a burden on anyone or dependent on charity or the taxpayers.. Only the folks with disposable income can afford AZ prices and the ‘ healthy’ lifestyle.. Think positive?
    I do !! I positively don’t think I’m agonna live forever !!!!!!!!!!!

    Smooth roads, clear skies & balmy breezes !!!!!!!!!!!!!

  4. MrsGaryM on August 21st, 2011 8:06 am

    I am with butterbean, however I do have that RV bug to travel. Gary is 68 and I am 63, just retired. I haven’t seen or done everything on my bucket list so I am taking better care of myself. I have learned to pull the 5th wheel and have been practicing backing it into the rv barn. I think that we are doing everything we can to make these retired years way better than the working years were. I think that the stress you have when working does take a mountainous toll on how long you live. I think that retiring is going to add years to my life and putzing around my state of Montana with it’s clean air and water certainly helps as well. We have been to ARizona and the joints feel better in that air. By the time I golf every course in Montana and fish/camp by all the streams and rivers, I might be ready for a winter stay in Arizona. We have been there testing things out but for now, we are staying a little closer to our mountains, lakes and streams.

  5. Geoffrey Pruett on August 21st, 2011 10:27 am

    Am still a youngster at 71 but will try my best to be an embarasment to my great grand children. When my wife and I were dating we went on a 2 day 1000 mile motorcycle tent camping trip. After sleeping on the ground in a tent under 3 feet tall we had decided out next trip was going to be an RV or motel but the couple next to us, both in the high 80’s with a few strands of white hair between them were in no worse shape at breakfast than we were. I thought it was that they had just purchased a new road bike but now know that it was sharing something fun with a partner. We still dance but hiking on uneven ground is too big a risk to her knee’s. We are probably healthier now that in our 30’s and there are only 3 states filled in on the map inside the compartment doors. Used to tell both my sons that needed to purchse a large house for my retirement years, here is to that being just a bad joke!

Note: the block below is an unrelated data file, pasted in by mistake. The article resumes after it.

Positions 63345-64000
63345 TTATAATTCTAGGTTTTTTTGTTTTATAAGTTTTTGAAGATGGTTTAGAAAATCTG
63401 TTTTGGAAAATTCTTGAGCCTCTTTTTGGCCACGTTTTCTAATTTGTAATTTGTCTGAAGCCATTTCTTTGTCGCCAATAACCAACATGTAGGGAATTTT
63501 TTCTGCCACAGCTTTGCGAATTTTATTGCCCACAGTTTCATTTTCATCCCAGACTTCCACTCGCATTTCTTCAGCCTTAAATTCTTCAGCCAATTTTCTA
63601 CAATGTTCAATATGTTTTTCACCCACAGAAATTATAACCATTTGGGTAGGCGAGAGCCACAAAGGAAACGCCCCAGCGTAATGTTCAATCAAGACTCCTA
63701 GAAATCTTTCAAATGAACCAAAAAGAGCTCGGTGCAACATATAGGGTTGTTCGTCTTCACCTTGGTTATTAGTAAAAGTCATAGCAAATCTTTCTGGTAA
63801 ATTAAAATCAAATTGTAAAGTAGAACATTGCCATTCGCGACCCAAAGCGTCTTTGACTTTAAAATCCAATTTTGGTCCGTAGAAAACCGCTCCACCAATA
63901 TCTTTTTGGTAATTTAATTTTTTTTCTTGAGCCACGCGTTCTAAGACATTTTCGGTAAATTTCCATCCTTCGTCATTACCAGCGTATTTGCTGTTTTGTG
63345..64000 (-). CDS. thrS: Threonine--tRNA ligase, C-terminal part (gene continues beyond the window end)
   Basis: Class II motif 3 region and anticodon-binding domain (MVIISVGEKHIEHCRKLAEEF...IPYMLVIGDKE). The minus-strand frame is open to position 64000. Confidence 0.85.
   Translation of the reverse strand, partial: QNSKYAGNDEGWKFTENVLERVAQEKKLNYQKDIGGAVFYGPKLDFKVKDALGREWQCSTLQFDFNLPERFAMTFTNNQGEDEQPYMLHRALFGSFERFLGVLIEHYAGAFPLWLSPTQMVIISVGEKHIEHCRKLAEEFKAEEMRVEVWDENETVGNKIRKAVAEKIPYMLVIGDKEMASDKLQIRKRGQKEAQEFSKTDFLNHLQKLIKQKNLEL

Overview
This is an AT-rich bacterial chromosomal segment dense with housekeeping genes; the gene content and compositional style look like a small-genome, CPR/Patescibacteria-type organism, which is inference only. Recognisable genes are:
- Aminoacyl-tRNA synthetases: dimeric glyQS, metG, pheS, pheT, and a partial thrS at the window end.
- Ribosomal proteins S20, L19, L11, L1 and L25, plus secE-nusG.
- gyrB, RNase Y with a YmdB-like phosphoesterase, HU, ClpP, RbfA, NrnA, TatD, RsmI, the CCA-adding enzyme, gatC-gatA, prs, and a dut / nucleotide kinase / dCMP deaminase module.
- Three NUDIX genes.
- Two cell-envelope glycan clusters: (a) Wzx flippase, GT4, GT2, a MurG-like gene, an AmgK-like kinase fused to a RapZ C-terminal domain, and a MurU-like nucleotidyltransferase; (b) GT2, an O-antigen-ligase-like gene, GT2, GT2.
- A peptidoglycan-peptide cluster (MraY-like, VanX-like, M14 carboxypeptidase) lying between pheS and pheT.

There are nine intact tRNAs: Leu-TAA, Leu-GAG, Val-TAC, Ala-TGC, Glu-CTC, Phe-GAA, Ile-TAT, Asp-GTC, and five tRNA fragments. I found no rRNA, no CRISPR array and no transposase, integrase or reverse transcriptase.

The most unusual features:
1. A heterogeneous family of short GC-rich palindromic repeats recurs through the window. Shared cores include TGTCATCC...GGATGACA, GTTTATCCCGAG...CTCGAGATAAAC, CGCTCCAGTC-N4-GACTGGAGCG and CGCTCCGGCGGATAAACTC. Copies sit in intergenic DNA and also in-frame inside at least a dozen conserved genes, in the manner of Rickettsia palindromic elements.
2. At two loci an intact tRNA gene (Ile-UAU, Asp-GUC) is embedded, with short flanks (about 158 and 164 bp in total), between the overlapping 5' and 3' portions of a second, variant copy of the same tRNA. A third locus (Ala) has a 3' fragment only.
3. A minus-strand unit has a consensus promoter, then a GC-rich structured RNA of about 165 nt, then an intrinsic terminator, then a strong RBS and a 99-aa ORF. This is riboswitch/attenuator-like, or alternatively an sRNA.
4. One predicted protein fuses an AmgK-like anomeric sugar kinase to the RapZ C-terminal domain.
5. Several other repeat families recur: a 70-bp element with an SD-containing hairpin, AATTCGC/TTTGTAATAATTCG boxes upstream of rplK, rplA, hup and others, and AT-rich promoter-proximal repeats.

6. Jim G on August 21st, 2011 2:30 pm

    I always find it fascinating to read Bob’s stories and occasionally am bemused at the off-topic comments which folks choose to post. Anyway, as a life-long resident of New England I certainly appreciate and can attest to the hazards of ice and snow. Our Spring has become a few weeks of transitioning from cold weather to hot, humid summers and Fall ( which used to be my personal favorite) seems to be excessively rainy and damp, along with the threat of hurricances. So, if I can convince my wife, this might provide the impetus to include moving to Arizona to my bucket list.

  7. Gary on August 22nd, 2011 3:14 pm

    Wow. Live to be 100 or more. Sort of like the temperatures that are in AZ. Maybe it’s all the air-conditioning that makes you live so long.. Got friends in AZ and they get outa town until it cools off. Still, a person can only go by the facts.. One being that since so many have or are moving the prices to live there make a person light-headed. Can’t do that heat. 85 is about tops . So what then. Stay in with A/C!!! But everyone has choices. Live long and hot, or, live a little shorter, but be “cool” Thanks for the info.

  8. Bob Difley on August 22nd, 2011 3:37 pm

    Most of the Arizonans I know leave the hotter parts of the state for two or three months during the hottest parts, unless they are still employed. It isn’t far to the cool Ponderosa pine forests and cool temps around Prescott or on the Mogollon Rim around Show Low. Some even take extended vacations to the Sierras and Rock Mountains.

  9. marianj on August 30th, 2011 5:57 pm

    Our you could come to Alaska for the Summer It never gets over low 70’s here.